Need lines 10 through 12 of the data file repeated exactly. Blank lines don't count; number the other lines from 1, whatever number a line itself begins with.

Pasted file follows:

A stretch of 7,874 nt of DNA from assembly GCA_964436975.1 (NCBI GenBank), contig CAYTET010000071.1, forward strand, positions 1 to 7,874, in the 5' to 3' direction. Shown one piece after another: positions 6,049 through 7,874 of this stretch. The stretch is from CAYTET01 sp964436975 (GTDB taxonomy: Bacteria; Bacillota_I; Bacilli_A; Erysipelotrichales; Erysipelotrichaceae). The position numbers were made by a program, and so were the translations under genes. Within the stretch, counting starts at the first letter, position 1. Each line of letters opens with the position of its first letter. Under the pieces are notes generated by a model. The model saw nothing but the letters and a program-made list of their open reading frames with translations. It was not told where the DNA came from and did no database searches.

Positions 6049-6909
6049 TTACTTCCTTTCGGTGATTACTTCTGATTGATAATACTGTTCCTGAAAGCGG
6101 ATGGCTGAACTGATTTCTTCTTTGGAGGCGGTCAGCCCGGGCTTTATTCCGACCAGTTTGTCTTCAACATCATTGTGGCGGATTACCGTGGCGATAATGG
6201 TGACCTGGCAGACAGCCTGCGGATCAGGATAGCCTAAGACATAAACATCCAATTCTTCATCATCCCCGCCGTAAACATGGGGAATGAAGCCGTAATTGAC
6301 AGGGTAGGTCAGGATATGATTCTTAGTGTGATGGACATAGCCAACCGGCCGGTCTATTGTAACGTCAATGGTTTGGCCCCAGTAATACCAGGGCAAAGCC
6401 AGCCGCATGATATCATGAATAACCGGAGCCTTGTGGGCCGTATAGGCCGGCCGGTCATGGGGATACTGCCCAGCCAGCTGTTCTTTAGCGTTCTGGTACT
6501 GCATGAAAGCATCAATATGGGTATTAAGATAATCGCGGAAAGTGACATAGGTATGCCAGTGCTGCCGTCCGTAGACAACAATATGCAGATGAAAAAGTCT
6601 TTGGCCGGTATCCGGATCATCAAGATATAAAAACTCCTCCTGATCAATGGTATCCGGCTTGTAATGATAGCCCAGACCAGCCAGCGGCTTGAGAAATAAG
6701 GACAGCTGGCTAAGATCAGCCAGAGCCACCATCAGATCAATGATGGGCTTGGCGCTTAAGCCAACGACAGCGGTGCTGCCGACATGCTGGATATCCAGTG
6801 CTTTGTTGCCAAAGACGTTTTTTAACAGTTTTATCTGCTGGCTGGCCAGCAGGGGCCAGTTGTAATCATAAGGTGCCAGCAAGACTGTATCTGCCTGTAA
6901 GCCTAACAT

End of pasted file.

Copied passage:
6701 GACAGCTGGCTAAGATCAGCCAGAGCCACCATCAGATCAATGATGGGCTTGGCGCTTAAGCCAACGACAGCGGTGCTGCCGACATGCTGGATATCCAGTG
6801 CTTTGTTGCCAAAGACGTTTTTTAACAGTTTTATCTGCTGGCTGGCCAGCAGGGGCCAGTTGTAATCATAAGGTGCCAGCAAGACTGTATCTGCCTGTAA
6901 GCCTAACAT